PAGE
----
August 2011
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Archive: BioBlog August 2011

“Killer neandertals” – a wild claim that doesn’t want to go away

Alison Campbell Nov 07, 2016

A while ago now (6 years ago, in fact! How time flies when you’re having fun), I wrote a piece about some fairly wild claims made about Neandertals. Rather surprisingly this post continues to attract occasional comments from those who firmly believe in the idea that Neandertals were cannibalistic, brutish savages rather than our very close cousins, an idea … Read More

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Parts of our genome are actually viral

Alison Campbell Nov 04, 2016

I’ve just come across a most excellent article by the Genetic Literacy Project. In it, Nicholas Staropoli notes that a proportion of the human genome actually has viral origins. This might sound a bit strange – after all, we tend to think of viruses as our enemies (smallpox, measles, and the human papilloma virus come to mind). But, as … Read More

‘Miracle Mineral Solution’ – the woo-filled gift that keeps on giving

Alison Campbell Nov 03, 2016

I’ve written before about the so-called ‘miracle mineral solution’, aka MMS (here, for example), but I see that it’s hit the news again recently. MMS is essentially bleach1, but one Jim Humble has made quite a little empire (and a ‘church’) out of selling the stuff, and has previously claimed that it’s a preventative & cure-all for just … Read More

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Selection and dog breeds

Alison Campbell Sep 16, 2016

So, I own a pocket wolf… Oh, OK, I own a little black mini-poodle. But, like all dogs, he has the same number of chromosomes as a wolf! There’s been several articles posted recently about the evolution of domestic dogs. While we’ve tended to think that domestication didn’t begin until humans began to settle down & develop agriculture, DNA analysis suggests … Read More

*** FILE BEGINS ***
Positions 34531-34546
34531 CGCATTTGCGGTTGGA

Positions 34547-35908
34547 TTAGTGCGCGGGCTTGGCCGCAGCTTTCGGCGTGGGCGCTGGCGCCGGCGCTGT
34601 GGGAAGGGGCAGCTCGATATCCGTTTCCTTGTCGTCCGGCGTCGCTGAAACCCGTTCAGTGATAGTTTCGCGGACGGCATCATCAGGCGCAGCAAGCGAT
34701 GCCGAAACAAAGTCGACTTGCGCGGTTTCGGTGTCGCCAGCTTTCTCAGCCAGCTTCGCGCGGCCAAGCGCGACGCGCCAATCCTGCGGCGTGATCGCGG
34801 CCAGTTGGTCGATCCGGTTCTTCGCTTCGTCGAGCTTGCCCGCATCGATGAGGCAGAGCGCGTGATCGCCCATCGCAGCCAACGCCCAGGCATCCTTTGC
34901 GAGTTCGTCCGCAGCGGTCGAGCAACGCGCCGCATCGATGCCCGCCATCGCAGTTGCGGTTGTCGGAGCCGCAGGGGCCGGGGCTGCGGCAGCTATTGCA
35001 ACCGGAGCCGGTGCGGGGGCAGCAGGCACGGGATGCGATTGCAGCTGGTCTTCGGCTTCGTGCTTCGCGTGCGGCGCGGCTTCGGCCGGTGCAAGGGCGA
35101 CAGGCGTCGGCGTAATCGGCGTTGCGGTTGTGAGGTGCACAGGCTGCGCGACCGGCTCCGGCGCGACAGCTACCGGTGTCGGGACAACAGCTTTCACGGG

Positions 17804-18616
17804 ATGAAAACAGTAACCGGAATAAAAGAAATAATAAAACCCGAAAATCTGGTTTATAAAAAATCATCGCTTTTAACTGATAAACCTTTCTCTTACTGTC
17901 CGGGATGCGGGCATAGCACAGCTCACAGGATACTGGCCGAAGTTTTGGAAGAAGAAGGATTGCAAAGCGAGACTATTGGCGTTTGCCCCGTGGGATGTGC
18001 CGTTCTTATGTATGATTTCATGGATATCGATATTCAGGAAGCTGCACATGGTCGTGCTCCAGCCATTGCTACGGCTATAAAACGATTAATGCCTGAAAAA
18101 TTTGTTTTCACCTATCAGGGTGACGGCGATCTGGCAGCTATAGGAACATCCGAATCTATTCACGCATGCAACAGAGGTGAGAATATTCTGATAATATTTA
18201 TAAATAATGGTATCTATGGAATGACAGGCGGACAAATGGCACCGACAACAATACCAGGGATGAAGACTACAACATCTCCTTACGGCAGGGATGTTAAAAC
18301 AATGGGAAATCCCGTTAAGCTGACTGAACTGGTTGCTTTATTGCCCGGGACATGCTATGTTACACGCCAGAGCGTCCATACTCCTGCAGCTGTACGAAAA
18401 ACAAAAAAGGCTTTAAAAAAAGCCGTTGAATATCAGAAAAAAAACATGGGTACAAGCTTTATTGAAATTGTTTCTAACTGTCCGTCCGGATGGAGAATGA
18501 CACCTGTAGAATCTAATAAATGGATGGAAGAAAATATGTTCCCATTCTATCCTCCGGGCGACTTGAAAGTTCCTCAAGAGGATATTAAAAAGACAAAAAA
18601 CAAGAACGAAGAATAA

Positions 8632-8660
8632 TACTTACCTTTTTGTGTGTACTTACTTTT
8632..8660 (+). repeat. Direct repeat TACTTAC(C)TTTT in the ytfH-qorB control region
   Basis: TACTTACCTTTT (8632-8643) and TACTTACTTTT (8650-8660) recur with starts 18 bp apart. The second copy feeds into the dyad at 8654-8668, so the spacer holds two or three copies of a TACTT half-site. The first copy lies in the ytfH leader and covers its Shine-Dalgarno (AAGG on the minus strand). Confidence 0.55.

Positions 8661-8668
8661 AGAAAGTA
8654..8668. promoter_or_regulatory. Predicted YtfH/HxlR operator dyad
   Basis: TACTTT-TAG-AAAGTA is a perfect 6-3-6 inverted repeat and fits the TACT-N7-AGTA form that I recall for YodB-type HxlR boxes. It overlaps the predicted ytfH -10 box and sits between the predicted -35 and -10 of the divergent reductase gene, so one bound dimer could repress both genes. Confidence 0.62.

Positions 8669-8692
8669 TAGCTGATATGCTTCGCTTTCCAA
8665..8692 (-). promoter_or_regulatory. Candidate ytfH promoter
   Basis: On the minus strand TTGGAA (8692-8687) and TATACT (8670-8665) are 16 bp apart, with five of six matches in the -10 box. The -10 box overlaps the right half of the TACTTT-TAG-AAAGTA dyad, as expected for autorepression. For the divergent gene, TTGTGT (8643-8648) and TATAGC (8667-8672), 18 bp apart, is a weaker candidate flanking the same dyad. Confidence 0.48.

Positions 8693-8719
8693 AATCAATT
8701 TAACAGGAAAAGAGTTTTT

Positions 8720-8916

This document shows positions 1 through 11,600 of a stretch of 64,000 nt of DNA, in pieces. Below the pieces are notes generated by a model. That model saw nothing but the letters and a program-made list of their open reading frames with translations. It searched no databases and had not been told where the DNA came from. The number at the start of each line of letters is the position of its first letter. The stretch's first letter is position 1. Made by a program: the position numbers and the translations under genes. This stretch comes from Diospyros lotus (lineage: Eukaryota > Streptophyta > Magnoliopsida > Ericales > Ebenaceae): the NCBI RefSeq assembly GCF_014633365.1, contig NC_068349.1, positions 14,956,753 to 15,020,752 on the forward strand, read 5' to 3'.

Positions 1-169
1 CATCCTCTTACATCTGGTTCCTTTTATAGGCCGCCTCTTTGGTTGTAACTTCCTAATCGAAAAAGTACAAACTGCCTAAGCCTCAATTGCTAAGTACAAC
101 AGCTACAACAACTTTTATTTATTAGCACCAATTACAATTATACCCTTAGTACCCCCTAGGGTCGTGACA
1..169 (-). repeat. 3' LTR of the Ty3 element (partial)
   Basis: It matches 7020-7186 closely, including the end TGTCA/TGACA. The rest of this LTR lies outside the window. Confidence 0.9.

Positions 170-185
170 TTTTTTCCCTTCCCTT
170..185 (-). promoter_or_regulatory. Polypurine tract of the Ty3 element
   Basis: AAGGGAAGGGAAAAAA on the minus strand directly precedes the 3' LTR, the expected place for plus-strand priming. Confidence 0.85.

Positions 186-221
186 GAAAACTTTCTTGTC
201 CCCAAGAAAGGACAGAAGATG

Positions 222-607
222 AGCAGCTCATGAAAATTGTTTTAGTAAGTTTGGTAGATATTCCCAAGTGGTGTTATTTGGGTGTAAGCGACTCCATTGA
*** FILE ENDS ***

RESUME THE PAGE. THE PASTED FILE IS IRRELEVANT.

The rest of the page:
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COOLs? Are they as cool as they sound?

Alison Campbell Sep 04, 2016

The National government is proposing a number of amendments to the NZ Education Act. One, which has already received quite a lot of press, sounds rather like a return to bulk funding under another name. But the latest one to hit the news is more like an untried social experiment with the potential for a lot of brown stuff to … Read More

Run! Well, amble! The giant carnivorous snails are coming!

Alison Campbell Mar 15, 2016

There’s a lovely, life-size bronze sculpture of a Powelliphanta land snail sitting on my china cabinet. I love it because a friend made it for us – and because snails in this genus are rather special, for they are all carnivorous. Now, I ‘knew’ this fact, but I’d never actually seen one feeding. Snails being normally rather slow, sedate creatures, it … Read More

Attack of the zombie snails

Alison Campbell Mar 10, 2016

The semester’s begun, teaching has started, admin isn’t letting up any time soon, & there are days when I feel like a zombie by home-time. So it seems entirely appropriate to revivify a post I wrote 3 years ago, on that very subject. Honestly, sometimes I think the zombie apocalypse is already here. Certainly zombies seem to be flavour of … Read More

Tunicates – apparent simplicity belies a complex past

Alison Campbell Feb 29, 2016

Tunicates are more commonly known as ‘sea squirts’ – little blobby marine creatures that squirt water when you touch them (hence the name). We don’t hear about them often, except perhaps when they make the news for all the wrong reasons. But from an evolutionary perspective, they are fascinating little creatures – and it’s largely due to … Read More

Every major’s terrible (sorry, G&S)

Alison Campbell Feb 29, 2016

This is an amended re-post of something I first wrote back in 2012. We’re in the lead-up to the start of the A semester & lately I’ve spent a lot of time lately advising students on their programs of study. (Consequently I’m a bit short of the time needed to give attention to serious posts on Serious Subjects.) One of … Read More

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